particle of your accusations; and, a- In letter V. he further vindi. gainst the whole of your condemnatory cates calvinism from misrepresen. charges, I appeal to the RIGHTEOUS ? AND ETERNAL JUDGE,
tation. In the course of the letter In letter III. he takes a nearer
he notices Dr. Priestley's shocking view of the subject, and invites
censure of St. Paul's writings.
In the three last letters, the con. thorough examination. Of cal
troversy is created chiefly on the vinism, he says;
ground of ecclefiaftical history. As for the fact of its truth or fallehood; that is the whole question at if
Ĉ In these letters he ably exposes the fue between us and neither aspersions unfairness of Dr. Priestley's 'reanor eulogiums will stand for evidence. soning, and brings into view a As an advocate for calvinism, I invite, number of capital mistakes in his I intreat examination. Let it be strict; publications. We select the fol. let it be rigid ; only let it be in the true "spirit of liberal and juciicious criti
lowing as a striking example. çilm," and, which is of still more radio
The doctor has selected Chryfoftom cal importance, in the spirit of purity
as the father whose evidence is most am
as and uprightness, a fpirit influenced by
ed his ple in support of the opinion, that (the
ple in wappe *the love of God and holiness, a spirit of apostle) John first taught the divinity of bumility, and a furit of prayer. "From Christ. “ Chrysostom” says Dr. Priestsuch an examination we have nothing
ley, “represents all the preceding writers to fear.
of the New Teftament, as children; who He elucidates the striet purity and who were busy about cheese-cakes
heard, but did not underhand things, of the calvinistick system in com- and childish sports; but John," he says, parison with the unholy and delu- “ taught what the angels themselves did five tendency of the opposite not know before he declared it.” At scheme. He is not ashamed of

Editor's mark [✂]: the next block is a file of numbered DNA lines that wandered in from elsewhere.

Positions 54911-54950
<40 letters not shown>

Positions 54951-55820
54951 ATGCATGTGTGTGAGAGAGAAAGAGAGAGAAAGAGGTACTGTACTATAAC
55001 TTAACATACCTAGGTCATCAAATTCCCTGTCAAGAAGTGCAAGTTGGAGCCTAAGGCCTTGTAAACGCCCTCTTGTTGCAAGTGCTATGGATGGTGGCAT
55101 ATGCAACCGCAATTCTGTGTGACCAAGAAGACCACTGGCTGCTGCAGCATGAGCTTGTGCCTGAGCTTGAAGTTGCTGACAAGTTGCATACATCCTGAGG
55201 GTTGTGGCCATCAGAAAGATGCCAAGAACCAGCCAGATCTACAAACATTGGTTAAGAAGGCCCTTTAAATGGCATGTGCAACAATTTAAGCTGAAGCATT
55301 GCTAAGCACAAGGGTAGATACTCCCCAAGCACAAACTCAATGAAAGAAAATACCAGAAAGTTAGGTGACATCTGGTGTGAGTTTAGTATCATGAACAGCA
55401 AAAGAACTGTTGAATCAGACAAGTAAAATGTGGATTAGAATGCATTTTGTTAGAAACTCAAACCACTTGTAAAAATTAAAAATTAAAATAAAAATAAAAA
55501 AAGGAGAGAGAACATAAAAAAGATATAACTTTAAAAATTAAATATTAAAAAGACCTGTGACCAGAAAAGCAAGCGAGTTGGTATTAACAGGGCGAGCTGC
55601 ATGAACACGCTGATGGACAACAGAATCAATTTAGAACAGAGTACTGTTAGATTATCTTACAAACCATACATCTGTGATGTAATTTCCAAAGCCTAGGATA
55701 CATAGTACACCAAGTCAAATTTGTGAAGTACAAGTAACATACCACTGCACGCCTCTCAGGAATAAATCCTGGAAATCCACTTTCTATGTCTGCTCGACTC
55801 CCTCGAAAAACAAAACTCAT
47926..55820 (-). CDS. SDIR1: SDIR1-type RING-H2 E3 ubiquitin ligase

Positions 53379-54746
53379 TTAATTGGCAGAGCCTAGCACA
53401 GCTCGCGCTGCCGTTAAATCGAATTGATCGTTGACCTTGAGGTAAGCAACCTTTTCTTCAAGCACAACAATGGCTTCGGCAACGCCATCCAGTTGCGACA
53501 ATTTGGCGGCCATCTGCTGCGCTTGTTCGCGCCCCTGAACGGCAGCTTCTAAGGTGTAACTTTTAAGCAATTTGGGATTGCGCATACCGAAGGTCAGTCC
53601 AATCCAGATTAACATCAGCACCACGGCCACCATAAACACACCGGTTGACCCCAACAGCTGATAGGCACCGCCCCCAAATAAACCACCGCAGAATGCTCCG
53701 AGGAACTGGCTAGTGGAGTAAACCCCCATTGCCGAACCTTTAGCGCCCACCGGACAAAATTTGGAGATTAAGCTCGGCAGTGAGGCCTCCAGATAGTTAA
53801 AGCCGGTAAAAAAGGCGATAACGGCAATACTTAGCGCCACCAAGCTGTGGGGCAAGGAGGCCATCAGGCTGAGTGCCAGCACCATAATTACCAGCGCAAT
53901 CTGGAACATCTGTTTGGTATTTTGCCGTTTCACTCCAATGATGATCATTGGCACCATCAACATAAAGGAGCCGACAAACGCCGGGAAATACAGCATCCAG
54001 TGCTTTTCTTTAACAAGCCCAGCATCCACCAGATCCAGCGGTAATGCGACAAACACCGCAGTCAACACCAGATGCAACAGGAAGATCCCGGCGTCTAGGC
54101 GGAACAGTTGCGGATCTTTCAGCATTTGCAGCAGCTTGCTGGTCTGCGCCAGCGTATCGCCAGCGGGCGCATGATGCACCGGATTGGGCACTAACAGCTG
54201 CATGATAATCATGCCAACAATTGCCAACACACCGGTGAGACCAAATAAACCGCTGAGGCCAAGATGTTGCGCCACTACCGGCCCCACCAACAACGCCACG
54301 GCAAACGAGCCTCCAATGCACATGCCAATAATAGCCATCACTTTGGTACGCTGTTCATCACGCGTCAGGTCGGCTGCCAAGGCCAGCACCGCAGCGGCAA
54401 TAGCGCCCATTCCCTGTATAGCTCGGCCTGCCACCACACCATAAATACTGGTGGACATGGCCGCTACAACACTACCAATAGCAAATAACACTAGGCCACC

the bottom of the page, Dr. Priestley
faithfully transcribes the Greek of this acknowledging, that his fyltem passage; and no one can say, that his speaks no peace to the wicked, and translation is matemally unfair.fo far as fosters no hopes of falvation, ex. it goes. The sentence is exactly thus : cept such as are connected with the “ All the rest, like little children, hear present influence of habitual and
indeed, yet do not understand what
they hear, but are captivated with universal holiness. This he el
cakes and childish sports." The omis. teems no small part of its puriiy fion of the clause " all the rest,” (orye and glory.
axanı ravt) does not appear of much Speaking of that fictitious be- consequence. The insertion of it would nevolence, to which focinianism only have led the reader to inquire for
the antecedent; and Dr. Priestley has facrifices the holiness, truth, and
provided a ready answer: “All the prio goodness of Deity, he has this pa- ceding writers of the New Testament." thetick reference to Dr. Priestley's Do me the favour, my dear fir, to take expiring moments.
down the volume of Chrysostom, and It grieves me to the heart to reflect turn to the passage. Will you find the that such a man as Dr. Priestley, a man, antecedent to this relative clause to be whose splendid talents and rare endow- any“ writers of the New Testament," or ments formed a ground of accountable- any person at all connected with the ness beyond expreffion awful, in the New Testament ? No, sir, you will find it folemn approaches of death, thould to be, the effeminate and disipated spectators take shelter in this miferable refuge of of athletick games, and the auditors of musilies.
cians and oratorical fopbifts.” In letter IV. he examines three Though our author candidly charges against calvinism ; impie- acquits Dr. Priesley of “intenty, idolatry, and mischievous tenden- tional misrepresentation," yet he cy. Some parts of this examina. thinks himself warranted to say, tion are excellent.
“ that implicit reliance connot be safe